Article posted February 5, 2009 at 08:27 PM GMT0 • comment • Reads 138



Article posted February 5, 2009 at 07:58 PM GMT0 • comment • Reads 130

Aha! I knew we would win the war! I almost feel sorry for that pitiful King Louis. That will teach him to confront the unstoppable British army! (JD)

Article posted February 5, 2009 at 07:58 PM GMT0 • comment • Reads 130



Article posted February 5, 2009 at 07:50 PM GMT0 • comment (1) • Reads 164

Father came home a few days ago sorely wounded and many of our soldiers were killed, with some living but badly injured. Father told his tale of how we  were winning then the British overthrew us. He walks with a limp or not at all. We don't know what  will happen but while Father was away our village was raided and our sister Wyanet mysteriously  dissapeared. We were brokenhearted. Father sent out a majority of our living men to look for her, but none have come back with news, positive or negative. Another update tomorrow, Wenoah and Tallulah.

Article posted February 5, 2009 at 07:50 PM GMT0 • comment (1) • Reads 164



Article posted February 5, 2009 at 06:30 PM GMT0 • comment (1) • Reads 150

We have defeated them! Such fools, thoes hotheaded French. To think that they could ever done the same to us. The sun never sets on the British Empire. We are but invincible. (AL)

Article posted February 5, 2009 at 06:30 PM GMT0 • comment (1) • Reads 150



Article posted February 3, 2009 at 09:10 PM GMT0 • comment (1) • Reads 140

We are definitely not in agreement with the French. In fact, we are at war with them. After our turning of the tables on the French and Indians, we continue to gain territory on the French military and destroy their front lines. We have also captured most of there main forts. In conclusion, we do not agree with the French or support their decisions in their war against us, with the Indians. (JD)

Article posted February 3, 2009 at 09:10 PM GMT0 • comment (1) • Reads 140



Article posted February 7, 2008 at 06:00 AM GMT0 • comment • Reads 128



Here is how I died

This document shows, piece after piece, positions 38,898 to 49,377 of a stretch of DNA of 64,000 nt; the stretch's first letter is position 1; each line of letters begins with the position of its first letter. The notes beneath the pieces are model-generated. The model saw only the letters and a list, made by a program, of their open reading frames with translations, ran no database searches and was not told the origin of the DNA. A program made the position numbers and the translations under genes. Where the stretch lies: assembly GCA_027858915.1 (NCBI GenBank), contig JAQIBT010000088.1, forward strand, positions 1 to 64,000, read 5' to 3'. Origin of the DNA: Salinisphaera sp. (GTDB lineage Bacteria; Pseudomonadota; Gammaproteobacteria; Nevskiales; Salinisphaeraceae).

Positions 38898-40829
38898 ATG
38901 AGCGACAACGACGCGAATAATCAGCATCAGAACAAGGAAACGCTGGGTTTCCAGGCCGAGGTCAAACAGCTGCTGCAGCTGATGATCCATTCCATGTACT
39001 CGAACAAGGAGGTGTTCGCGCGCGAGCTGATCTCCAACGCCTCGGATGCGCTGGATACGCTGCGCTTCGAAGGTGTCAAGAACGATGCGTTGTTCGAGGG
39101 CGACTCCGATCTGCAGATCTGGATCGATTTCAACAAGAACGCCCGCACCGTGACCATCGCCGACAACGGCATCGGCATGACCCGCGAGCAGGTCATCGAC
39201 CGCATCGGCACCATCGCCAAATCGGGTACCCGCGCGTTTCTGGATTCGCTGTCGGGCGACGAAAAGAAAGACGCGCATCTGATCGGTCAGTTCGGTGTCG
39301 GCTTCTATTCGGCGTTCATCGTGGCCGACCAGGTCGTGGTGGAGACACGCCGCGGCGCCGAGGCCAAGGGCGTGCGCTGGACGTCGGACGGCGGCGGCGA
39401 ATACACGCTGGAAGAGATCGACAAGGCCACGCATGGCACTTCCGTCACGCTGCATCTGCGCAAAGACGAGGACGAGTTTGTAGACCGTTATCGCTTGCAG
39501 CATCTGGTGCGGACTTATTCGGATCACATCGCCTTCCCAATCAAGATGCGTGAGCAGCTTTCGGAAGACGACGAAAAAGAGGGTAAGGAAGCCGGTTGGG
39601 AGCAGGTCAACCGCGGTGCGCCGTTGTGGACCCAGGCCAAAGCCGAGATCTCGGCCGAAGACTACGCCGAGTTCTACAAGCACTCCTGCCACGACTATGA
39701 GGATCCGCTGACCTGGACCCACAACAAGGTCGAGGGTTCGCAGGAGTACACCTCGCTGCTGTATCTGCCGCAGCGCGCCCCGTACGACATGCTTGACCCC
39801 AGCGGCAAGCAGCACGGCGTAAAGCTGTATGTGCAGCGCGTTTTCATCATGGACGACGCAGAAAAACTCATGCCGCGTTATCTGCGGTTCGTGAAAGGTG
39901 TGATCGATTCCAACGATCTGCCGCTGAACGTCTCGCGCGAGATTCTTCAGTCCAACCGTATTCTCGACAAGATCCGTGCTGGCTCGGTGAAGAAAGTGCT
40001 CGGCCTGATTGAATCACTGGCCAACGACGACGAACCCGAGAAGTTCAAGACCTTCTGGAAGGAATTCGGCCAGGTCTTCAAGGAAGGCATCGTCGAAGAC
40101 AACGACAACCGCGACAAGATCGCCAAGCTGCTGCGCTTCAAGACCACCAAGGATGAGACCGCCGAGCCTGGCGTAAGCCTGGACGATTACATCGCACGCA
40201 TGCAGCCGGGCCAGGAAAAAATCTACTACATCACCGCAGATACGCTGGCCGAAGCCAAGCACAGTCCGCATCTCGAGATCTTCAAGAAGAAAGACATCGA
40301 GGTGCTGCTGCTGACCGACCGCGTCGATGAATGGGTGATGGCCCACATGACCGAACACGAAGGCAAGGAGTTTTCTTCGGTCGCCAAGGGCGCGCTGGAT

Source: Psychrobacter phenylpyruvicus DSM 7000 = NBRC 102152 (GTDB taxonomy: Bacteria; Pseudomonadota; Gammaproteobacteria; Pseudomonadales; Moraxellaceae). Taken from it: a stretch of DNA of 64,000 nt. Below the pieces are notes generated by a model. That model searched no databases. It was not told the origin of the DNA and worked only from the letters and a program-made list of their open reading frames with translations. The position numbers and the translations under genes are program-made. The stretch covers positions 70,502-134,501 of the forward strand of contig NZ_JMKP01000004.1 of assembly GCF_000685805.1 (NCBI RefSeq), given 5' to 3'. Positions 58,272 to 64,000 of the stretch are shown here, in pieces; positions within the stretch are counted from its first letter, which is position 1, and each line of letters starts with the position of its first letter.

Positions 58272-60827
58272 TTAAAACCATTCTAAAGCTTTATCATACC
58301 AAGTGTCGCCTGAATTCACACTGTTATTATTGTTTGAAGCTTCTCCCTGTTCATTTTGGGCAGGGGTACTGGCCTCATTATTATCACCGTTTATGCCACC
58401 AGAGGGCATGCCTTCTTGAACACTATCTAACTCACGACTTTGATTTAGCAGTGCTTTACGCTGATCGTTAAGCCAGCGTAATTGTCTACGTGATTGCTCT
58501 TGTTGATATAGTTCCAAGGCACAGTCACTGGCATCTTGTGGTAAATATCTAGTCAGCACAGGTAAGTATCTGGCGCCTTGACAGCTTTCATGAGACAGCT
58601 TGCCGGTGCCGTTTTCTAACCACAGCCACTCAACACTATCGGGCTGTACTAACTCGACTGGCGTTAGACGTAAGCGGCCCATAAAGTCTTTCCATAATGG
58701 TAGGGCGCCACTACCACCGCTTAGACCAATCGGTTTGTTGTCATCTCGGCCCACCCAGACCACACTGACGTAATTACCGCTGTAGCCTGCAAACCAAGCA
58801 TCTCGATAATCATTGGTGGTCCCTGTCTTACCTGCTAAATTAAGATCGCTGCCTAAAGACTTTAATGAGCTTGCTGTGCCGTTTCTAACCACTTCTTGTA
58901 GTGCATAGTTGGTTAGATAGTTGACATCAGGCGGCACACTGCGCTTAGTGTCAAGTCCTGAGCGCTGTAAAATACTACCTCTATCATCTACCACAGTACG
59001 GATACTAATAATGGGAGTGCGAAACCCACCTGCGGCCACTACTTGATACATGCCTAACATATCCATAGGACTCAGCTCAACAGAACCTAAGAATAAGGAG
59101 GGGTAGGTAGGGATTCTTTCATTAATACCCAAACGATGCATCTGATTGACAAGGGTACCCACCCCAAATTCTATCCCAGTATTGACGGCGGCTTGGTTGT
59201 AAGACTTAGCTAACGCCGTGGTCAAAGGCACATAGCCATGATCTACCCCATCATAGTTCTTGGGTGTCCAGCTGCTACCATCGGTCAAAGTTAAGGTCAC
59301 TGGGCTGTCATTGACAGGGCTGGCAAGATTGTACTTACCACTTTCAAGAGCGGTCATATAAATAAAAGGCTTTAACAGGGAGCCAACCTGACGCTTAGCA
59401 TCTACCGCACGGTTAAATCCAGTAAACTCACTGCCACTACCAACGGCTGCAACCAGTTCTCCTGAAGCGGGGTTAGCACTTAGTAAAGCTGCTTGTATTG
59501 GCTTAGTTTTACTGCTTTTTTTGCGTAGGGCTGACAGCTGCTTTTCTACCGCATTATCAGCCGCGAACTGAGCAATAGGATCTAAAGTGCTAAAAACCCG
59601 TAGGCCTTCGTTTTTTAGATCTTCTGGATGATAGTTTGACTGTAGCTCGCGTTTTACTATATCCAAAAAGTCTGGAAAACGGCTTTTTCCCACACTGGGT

(Of course I am a ghost at the moment)



I died on Mar. 5, 1770, Boston when...

The British maddened me and when other dockworkers had started throwing snowballs I joined them.

My men threw a shower of snowballs at the soldiers, which they returned with a galling fire. I was the first to fall, being conspicuous on account of my height, which was six feet and two inches, and the still more important fact that I was in advance of my men. A tense moment came when I and four other white patriots moved closer toward the British soldiers. I lunged forward with a "cordwood club" and beckoned the furious crowd to move in and disarm the British soldiers. I was immediately struck twice in the chest by the British and killed. These shots were then followed by a series of others. Historical records listed four others killed: Samuel Gray, James Caldwell, Samuel Maverick, and Patrick Carr.

Article posted February 7, 2008 at 06:00 AM GMT0 • comment • Reads 128



Article posted April 5, 2004 at 06:00 AM GMT0 • comment • Reads 139

The sugar act may make people lose money. But we need that money to provide more security for the colonies. I think it is pretty smart of them to do that. I mean it is good for the taxpayers too. Hope fully they see that they are losing money for there own good. It is also a smart way to make the colonists to trade with only the British. And it was great that they did it on important stuff that is needed by the people.

Article posted April 5, 2004 at 06:00 AM GMT0 • comment • Reads 139



Article posted March 11, 2004 at 06:00 AM GMT0 • comment • Reads 153

Yes we won the war, the French went down in the flames of defeat, and we came out on top of the glorious pole of victory. I thank God for supporting us well we fought, with out him we would not have made it to the top. With the French being scared of us we shall have a safer place to live. I thank our God again and hope that he will support us through thick and thin.

Article posted March 11, 2004 at 06:00 AM GMT0 • comment • Reads 153